RNC Demands State Dept. Release FOIA-Related Docs from Hillary Era 

AP Photo/Carolyn Kaster
AP Photo/Carolyn Kaster

On Thursday, the Republican National Committee (RNC) asked the State Department to turn over FOIA-related documents from Hillary Clinton’s era that could reveal whether Clinton’s allies blocked the release of documents and emails that were requested through the Freedom of Information Act (FOIA).

According to a McClatchy report, the RNC sent a letter to the State Department asking for “all records, including memos and correspondence, that mention, reference or relate to FOIAs, including the requests themselves that were sent to or from 41 employees, including Clinton and many of her top aides, including chief of staff, Cheryl Mills.”

On Wednesday, the Wall Street Journal reported that Mills blocked various records that were requested through the Freedom of Information Act, including those related to the Keystone XL pipeline and Bill Clinton’s speaking engagements.

Hillary Clinton has come under fire for using private email accounts, which reportedly contained sensitive information, while she was secretary of state. She deleted more than 30,000 emails that she alone determined were “private” and not “work-related” and turned over 55,000 pages of emails to the State Department. Clinton’s team reportedly gave the State Department 12 banker’s boxes worth of email printouts, some of which were double-sided, and the agency reportedly has 12 full-time staffers reviewing Clinton’s emails.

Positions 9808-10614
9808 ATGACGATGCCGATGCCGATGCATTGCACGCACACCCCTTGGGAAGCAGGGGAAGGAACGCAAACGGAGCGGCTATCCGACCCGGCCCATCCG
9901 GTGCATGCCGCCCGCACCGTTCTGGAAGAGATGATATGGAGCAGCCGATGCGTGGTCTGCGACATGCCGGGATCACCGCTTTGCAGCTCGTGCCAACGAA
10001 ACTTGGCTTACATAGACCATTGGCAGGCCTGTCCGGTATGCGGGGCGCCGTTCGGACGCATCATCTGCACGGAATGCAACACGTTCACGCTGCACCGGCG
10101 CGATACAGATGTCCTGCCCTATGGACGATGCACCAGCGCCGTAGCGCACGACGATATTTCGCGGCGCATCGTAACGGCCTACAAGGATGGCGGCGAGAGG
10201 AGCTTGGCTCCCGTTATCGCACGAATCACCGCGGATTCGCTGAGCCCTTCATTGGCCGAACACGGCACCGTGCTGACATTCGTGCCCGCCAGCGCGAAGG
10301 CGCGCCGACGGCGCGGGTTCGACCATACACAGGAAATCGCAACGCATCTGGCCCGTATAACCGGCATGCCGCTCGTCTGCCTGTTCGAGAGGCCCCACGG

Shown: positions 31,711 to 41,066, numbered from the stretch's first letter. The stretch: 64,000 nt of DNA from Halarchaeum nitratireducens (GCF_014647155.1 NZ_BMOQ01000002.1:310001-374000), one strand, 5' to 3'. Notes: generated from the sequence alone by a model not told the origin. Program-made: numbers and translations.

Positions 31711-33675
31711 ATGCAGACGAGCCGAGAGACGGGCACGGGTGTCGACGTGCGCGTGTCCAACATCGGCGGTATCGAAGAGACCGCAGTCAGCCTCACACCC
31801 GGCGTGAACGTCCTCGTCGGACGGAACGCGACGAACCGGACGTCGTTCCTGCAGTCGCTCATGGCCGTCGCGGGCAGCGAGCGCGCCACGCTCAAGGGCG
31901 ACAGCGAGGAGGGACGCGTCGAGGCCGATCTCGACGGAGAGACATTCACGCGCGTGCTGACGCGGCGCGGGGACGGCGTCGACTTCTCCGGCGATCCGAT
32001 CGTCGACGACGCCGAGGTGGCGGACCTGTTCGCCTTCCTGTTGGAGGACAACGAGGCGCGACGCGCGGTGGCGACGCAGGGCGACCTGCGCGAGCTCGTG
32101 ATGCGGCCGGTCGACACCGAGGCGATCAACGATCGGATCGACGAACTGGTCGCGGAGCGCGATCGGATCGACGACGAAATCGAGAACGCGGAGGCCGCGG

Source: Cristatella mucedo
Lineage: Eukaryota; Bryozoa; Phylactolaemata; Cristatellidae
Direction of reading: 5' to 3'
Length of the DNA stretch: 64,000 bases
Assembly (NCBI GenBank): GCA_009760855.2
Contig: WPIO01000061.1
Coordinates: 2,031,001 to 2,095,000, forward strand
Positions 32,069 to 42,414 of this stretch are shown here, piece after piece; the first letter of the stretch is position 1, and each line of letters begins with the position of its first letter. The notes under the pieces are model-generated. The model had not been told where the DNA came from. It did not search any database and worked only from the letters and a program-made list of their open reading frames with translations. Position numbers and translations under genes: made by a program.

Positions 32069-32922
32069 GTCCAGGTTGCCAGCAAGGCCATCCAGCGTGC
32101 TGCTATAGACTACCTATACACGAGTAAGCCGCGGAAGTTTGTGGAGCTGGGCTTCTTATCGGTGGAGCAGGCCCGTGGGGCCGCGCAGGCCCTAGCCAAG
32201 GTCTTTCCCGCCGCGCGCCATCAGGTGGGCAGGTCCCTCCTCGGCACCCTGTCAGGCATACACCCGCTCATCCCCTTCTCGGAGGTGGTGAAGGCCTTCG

On Tuesday, a federal judge ordered the State Department to release Hillary Clinton’s emails on a rolling basis.

The State Department had initially proposed releasing Clinton’s emails on January 15, 2015, which is just two weeks before Iowa’s first-in-the-nation caucuses.

According to Politico, U.S. District Court Judge Rudolph Contreras ordered the State Department to “propose a new schedule by next Tuesday that involves disclosing the records batch-by-batch on a regular basis and updating the court every 60 days on the releases.”

In addition, Judge Contreras also gave the State Department “one week to say exactly when it plans to release a portion of the records relating to the deadly attack on U.S. facilities in Benghazi, as well as other Libya-related issues.” The agency said that it would release those batch of emails “soon” but never offered a specific date.

The State Department denied that it was “slow-rolling” the release of the emails to help Clinton’s candidacy.

“We have a large volume of records that cover the entire span of Secretary Clinton’s time at the department. I’m sure you could imagine this would cover pretty much any topic. It could cover any topic on our foreign policy agenda,” a State Department spokesperson reportedly said on Tuesday.

Clinton claimed that emails are now the State Department’s and said she wanted the agency to release them as soon as possible.

“Anything that they might do to expedite that process I heartily support,” she said Tuesday in Iowa. “I want the American people to learn as much as they can about the work I did with our diplomats and our development experts.”